In contrast, the CPGB argues, and I have argued, that such parties lead only to brief hope and long demoralisation. It should be obvious which view is better supported by the evidence of the recent past: the Brazilian PT and Rifondazione have joined capitalist governments and their lefts split; the SSP has imploded.

The real alternative is not any sort of national revolutionary project, even one which hopes (“democratic permanent revolution”) that the democratic revolution in one country will trigger the socialist revolution internationally. It is to build the workers’ movement as an international movement of common oppositional action under capitalism; one which aims for the working class to take over; and one which is radically democratic in its internal affairs, its demands on the state and its vision of the future.

‘Halfway’, national and international

It follows from what I have just said that the working class needs an international or international party. Not an international party committed to “democratic permanent revolution”, as comrade Craig argues: that would be merely another addition to the long list of international sects.

Nonetheless, the CPGB argues immediately for the unification of the Marxist left in Britain into a single party on the basis of the three principles and a concrete political programme developed on that basis. Is that, as comrade Craig argues, a “National Marxist Party”, and as such merely another kind of halfway house?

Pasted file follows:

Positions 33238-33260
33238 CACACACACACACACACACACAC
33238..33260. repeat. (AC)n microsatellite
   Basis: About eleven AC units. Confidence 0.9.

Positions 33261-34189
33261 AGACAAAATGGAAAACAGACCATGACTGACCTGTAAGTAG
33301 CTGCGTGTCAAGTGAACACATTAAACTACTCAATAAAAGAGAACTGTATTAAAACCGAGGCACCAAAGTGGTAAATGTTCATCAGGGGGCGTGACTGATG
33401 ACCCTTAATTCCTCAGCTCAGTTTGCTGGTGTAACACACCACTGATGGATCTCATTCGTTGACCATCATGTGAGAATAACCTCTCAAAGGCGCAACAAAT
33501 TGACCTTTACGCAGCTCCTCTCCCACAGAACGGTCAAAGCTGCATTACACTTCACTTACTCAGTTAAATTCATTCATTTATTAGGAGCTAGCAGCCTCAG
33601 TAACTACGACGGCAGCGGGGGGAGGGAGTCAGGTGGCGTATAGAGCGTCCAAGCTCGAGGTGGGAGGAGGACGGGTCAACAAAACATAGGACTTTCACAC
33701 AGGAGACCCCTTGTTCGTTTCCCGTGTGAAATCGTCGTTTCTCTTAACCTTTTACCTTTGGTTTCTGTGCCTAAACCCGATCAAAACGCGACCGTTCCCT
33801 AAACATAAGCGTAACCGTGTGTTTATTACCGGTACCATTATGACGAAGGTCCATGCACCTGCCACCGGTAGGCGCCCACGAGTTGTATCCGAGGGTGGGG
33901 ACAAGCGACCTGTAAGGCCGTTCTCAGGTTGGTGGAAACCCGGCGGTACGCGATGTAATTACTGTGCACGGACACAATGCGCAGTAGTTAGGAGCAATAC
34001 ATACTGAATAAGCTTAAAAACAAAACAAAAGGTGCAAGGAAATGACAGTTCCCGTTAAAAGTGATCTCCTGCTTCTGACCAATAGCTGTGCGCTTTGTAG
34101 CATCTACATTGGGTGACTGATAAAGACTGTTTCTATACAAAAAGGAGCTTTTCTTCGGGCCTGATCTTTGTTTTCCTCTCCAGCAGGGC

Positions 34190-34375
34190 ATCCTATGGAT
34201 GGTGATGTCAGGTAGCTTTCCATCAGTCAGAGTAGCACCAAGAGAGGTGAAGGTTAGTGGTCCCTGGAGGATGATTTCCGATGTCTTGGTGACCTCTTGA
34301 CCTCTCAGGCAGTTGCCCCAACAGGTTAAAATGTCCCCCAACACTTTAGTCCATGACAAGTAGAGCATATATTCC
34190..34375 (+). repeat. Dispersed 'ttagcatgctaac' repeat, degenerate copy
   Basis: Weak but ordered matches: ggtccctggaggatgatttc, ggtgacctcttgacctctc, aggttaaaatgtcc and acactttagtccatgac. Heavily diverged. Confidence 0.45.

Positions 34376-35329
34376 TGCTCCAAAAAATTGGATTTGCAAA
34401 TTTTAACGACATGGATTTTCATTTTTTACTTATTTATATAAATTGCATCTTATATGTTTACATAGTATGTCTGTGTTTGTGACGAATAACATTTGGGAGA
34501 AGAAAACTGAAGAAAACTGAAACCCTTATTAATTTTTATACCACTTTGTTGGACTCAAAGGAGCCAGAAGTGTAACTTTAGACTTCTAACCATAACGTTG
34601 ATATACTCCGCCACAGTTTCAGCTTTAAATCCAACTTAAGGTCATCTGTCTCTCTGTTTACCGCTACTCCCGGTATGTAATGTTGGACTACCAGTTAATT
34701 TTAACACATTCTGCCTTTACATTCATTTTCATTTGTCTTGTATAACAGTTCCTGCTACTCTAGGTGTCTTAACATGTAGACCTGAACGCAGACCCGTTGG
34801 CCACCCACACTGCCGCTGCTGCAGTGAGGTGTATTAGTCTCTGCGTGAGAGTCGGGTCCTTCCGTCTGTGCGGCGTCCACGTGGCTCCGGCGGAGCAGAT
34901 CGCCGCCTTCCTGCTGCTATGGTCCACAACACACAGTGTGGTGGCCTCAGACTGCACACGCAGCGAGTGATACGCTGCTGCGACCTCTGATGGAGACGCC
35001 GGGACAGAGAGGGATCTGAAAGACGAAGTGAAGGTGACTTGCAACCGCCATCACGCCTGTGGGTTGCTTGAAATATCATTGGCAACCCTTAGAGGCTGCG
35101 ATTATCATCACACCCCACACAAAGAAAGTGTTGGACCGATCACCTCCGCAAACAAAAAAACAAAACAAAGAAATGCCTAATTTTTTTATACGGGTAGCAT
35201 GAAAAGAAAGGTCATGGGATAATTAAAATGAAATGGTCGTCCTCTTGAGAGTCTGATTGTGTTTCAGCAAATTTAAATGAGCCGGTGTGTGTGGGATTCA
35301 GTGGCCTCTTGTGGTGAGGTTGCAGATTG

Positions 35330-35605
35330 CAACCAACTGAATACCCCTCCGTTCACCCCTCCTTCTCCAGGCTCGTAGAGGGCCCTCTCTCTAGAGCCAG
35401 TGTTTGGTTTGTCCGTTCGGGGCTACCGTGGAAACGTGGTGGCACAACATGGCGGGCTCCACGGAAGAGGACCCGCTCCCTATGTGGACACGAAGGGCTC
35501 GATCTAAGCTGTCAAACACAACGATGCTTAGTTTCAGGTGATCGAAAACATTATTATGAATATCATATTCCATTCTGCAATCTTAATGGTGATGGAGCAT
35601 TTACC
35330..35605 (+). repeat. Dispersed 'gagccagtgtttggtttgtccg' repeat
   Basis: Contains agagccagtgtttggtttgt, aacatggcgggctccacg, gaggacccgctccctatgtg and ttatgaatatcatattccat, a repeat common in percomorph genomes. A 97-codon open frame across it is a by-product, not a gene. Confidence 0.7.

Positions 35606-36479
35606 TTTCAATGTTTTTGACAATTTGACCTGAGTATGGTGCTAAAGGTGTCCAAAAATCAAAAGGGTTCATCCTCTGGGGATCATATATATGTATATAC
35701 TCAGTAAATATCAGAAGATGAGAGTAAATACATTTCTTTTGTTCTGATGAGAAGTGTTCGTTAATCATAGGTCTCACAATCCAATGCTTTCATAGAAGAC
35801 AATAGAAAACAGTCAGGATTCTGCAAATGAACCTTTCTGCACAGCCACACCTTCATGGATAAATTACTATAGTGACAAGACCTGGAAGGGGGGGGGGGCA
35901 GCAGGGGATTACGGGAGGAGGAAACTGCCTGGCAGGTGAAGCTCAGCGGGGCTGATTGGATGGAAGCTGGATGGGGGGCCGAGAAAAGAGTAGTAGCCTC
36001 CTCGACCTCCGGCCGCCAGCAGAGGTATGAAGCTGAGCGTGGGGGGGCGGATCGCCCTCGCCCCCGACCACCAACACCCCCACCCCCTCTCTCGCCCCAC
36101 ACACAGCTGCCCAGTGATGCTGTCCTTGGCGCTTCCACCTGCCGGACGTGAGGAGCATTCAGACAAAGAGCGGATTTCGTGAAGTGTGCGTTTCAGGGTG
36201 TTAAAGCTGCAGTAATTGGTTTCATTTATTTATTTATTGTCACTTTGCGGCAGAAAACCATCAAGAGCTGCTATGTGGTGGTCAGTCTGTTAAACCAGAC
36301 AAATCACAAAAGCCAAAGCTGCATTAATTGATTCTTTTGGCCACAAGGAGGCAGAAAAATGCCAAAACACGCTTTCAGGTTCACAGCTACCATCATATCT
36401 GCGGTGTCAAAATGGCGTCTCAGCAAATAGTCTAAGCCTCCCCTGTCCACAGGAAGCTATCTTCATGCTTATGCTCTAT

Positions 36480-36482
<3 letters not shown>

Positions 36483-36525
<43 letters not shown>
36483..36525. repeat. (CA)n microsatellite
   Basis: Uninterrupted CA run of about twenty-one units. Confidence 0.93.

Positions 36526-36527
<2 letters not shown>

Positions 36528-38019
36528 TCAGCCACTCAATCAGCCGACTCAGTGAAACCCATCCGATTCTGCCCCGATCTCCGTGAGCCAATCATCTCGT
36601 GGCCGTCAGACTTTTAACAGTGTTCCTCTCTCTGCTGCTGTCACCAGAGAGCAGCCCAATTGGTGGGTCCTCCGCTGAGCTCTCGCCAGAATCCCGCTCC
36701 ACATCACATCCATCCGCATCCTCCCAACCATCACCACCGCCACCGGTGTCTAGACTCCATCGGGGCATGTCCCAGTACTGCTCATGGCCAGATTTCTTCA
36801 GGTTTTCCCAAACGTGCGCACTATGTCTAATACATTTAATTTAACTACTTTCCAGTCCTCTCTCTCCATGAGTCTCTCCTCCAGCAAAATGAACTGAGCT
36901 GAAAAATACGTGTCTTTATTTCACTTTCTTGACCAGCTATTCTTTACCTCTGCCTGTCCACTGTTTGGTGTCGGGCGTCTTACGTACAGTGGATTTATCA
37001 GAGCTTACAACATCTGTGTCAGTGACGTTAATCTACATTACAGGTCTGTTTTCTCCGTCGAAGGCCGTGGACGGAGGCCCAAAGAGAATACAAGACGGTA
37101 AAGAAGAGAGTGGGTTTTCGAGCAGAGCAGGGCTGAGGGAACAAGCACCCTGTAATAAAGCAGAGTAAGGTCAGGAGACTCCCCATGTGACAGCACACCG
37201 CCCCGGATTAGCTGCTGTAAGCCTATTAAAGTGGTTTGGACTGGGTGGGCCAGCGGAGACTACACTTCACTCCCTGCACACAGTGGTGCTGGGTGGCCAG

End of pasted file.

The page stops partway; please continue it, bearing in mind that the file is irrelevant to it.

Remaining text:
This is a more serious argument than any of comrade Craig’s other points. It is, however, wrong.

The CPGB does not argue that a unitary party of the Marxist left on the basis of fighting for working class rule, radical democracy and internationalism - and no more - is a task just for Britain. On the contrary, these principles are a sufficient basis for the sort of organisation the working class needs both in any country and internationally: just as much in Iran or in Argentina as in the US or in Japan. The concrete features of politics vary from country to country: but we do not live in a world divided into pre-capitalist states, capitalist states and ‘workers’ states’, with different historical tasks in each case. We live in a world ruled by capital globally and through capitalist political regimes everywhere.